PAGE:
XSLT and XPath function reference in alphabetical order
(Excerpt from “XSLT 2.0 & XPath 2.0” by Frank Bongers, chapter 5, translated from German)
String functions – manipulation
A xs:string string; consisting of the individual substrings passed on and concatenated.
fn:concat($string_1, $string_2 ..., $string_n)
Obligatory. An argument of xs:anyAtomicType type cast to a xs:string string or a XPath expression which results in a (single) string. If the argument cannot be cast to the xs:string type, a type error is reported. In case the argument passed on is the empty sequence, it is considered as an empty string when concatenated.
Obligatory. An argument of xs:anyAtomicType type which is, as stated above, evaluated to a second xs:string string which shall be concatenated with the first one. In case the argument passed on is the empty sequence, it is considered as an empty string when concatenated.
$string_3, …, $string_n:
Each optional. Any number of arguments of xs:anyAtomicType type which are also cast to xs:string strings being concatenated with the first two arguments in the order passed on.
Purpose of use:
xs:string strings passed on to fn:concat() or expressions whose evaluations result in each case in a string are united to one result string. The cardinality of each argument passed on has to satisfy the fn:zero-or-one() function. Consequently, it is not permitted to pass on sequences consisting of several strings as argument (see example 3).
In the simplest case, the call of fn:concat() would be as follows:
fn:concat("a","b") results in: "ab"
fn:concat() can be useful if for the generation of an output string several xsl:value-of commands would be required:
<xsl:value-of select="fn:concat(firstName,' ', lastName)" />
The above expression outputs consecutively, for example, the contents of the elements <firstName> and <lastName> and inserts between the elments a whitespace character ' '. The element identifiers are replaced by the string values of the elements. A more detailed version would be the following:
<!-- alternative: --> <xsl:value-of select="firstName"/> <xsl:text> </xsl:text> <xsl:value-of select="lastName"/>
The <xsl:text> element is required in this case, since whitespace characters would be otherwise removed by the parser.
Attention! – only individual strings as arguments:
The fn:concat() function accepts – as described above – only individual strings as arguments but no sequences of several strings (or expressions which build string sequences of several items). For these purposes, the fn:string-join() function can be used analogously (see example 6).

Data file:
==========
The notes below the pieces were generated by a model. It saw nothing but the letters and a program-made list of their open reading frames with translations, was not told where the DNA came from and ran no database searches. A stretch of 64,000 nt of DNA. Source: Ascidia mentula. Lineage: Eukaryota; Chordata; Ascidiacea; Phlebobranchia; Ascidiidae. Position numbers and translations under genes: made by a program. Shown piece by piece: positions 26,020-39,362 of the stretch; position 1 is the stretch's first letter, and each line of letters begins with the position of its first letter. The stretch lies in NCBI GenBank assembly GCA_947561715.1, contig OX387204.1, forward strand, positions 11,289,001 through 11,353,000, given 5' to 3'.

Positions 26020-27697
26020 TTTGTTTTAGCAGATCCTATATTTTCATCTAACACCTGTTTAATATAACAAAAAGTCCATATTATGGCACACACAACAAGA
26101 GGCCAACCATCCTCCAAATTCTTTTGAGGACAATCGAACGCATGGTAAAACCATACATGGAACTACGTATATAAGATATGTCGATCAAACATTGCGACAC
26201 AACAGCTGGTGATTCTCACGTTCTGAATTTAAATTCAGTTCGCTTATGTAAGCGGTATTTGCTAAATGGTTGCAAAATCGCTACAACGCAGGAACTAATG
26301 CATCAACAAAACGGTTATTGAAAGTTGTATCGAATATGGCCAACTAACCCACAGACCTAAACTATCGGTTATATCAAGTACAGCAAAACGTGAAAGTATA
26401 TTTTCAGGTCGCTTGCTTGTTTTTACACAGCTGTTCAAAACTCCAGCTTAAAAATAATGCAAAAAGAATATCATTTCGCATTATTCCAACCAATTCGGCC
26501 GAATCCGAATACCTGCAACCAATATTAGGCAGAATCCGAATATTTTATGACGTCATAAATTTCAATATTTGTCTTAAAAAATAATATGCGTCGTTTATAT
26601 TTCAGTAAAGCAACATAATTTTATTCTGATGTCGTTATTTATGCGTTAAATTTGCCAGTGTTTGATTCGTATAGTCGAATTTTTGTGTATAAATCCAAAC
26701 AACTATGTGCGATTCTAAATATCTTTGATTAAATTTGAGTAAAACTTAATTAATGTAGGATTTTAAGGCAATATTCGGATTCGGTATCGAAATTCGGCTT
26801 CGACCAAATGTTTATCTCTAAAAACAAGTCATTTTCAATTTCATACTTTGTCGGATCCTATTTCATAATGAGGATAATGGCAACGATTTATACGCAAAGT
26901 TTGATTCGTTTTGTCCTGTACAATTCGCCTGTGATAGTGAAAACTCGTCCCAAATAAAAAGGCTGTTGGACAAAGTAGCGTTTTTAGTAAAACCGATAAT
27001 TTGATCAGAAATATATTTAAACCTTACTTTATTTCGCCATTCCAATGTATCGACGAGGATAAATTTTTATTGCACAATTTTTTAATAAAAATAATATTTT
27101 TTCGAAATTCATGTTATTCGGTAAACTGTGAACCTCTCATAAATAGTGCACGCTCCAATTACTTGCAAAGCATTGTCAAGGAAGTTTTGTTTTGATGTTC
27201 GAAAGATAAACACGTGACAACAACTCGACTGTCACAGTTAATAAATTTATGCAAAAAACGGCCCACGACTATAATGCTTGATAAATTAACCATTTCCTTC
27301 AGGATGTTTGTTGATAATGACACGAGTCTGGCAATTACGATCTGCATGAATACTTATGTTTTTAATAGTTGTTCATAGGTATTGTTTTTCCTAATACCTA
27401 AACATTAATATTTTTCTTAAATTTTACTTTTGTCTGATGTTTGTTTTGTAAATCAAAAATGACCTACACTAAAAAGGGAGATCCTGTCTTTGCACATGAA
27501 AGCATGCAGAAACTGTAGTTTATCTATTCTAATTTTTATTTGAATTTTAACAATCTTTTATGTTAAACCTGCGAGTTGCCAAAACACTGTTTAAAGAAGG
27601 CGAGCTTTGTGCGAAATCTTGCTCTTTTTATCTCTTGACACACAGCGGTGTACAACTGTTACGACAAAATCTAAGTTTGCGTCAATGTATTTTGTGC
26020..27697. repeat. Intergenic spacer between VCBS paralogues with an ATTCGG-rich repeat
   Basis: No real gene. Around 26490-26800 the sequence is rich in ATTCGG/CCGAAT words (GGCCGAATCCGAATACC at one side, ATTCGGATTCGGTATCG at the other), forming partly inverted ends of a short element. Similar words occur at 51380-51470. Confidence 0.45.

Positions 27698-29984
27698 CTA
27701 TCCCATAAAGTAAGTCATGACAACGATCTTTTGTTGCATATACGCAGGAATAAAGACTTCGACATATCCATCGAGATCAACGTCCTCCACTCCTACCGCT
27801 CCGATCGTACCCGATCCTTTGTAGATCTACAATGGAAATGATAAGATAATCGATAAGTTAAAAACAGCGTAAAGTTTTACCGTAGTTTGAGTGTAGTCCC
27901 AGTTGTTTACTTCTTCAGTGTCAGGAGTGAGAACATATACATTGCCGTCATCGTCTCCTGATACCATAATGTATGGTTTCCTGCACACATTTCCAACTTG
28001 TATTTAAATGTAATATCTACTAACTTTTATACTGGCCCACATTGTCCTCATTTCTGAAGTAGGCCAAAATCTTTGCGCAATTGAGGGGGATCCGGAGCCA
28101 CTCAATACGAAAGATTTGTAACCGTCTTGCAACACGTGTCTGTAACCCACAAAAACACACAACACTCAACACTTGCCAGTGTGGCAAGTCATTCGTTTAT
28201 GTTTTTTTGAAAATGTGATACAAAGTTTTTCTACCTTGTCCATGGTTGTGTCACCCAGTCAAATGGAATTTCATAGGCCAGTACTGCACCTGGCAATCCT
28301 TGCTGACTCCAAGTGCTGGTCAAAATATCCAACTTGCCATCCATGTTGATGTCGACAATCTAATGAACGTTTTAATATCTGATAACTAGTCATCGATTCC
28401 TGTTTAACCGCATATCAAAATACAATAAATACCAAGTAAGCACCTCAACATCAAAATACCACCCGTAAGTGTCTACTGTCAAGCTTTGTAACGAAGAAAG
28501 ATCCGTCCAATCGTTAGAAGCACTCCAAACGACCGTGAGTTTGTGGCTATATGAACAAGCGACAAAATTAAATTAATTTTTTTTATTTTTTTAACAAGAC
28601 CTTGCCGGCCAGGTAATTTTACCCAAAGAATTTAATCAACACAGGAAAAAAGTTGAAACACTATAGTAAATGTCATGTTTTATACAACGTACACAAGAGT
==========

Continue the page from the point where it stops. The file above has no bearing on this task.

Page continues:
Example 1 - concatenation of two strings passed on:
fn:concat('Hello ', 'World!')
results in the string "Hello World!".
The two strings are outputted concatenated in the order of their passing on. A normalisation of the individual strings beforehand does not occur. Therefore, leading and following whitespace characters within the individual strings do not appear in the result.
Example 2 - concatenation of several strings passed on:
fn:concat( 'Good ', 'my ', 'lord', (), ",", "put ", " ",
'your', ' discourse', ' into', ' some ', 'frame!')
results in the string "Good my lord, put your discourse into some frame!" (see Guildenstern in Shakespeare's Hamlet act 3, scene 2).
An empty sequence is transformed into the empty string and concatenated with the other string arguments. In principle, both types of string delimiters can appear in the funcion call, whereas, in practice, the string delimiters of the enclosing XPath expression have to be considered.
Example 3 - error source: sequences as arguments:
This call of fn:concat() results in an error, unless the compatibility mode to XPath 1.0 is activated. In this case, each first item of the sequences passed on (which are treated analogously to node sets) is used as argument and the rest of them are rejected.
when the compatibility mode is activated, this results in "soyes".
Otherwise the arguments passed on, since they have to be of the xs:anyAtomicType type, must not have the form of sequences of two or more items (singleton sequences are permitted – otherwise a cardinality error is reported). Each sequence passed on is regarded as individual argument. Therefore, two sequences passed on as above and consisting of strings are not resolved to individual arguments.
The following applies:
fn:concat( $string_1, $string_2, ..., $string_N
is not the same as (note the inner sequence parentheses!):
fn:concat( ($string_1, $string_2, ..., $string_N)
The second case is considered as a passing on of an individual argument which is a violation of the required function signature. Even if a second argument is passed on, without an active compatibility mode, the first argument would result in a cardinality error. Otherwise $string_1 is used as first argument and the rest of the sequence is rejected.
Example 4 - application of fn:concat() for the definition of keys:
For example, it is not possible to define for an <employee> element the content of two of its child elements <firstName> and <lastName> as a »concatenated« key. Instead, the fn:concat() function is used as a trick for the definition of the key. A complete key is generated in this way:
<employee> <firstName>Thomas</firstName> <lastName>Miller</lastName> <!-- ... more information ... --> </employee>
and the following key:
<xsl:key name="compl_name" match="employee" use="fn:concat(firstName, ' ', lastName)"/>
Now »Thomas Miller« can be found with
<xsl:for-each select="key('compl_name', 'Thomas Miller')"> ... </xsl:for-each>
Names which only contain one of the substrings (as in this example »Thomas Smith« or »Stephen Miller«) do not appear in the results anymore.
concat(string, string, string*) => string
fn:concat($arg1 as xs:anyAtomicType?,
$arg2 as xs:anyAtomicType?, ...) as xs:string
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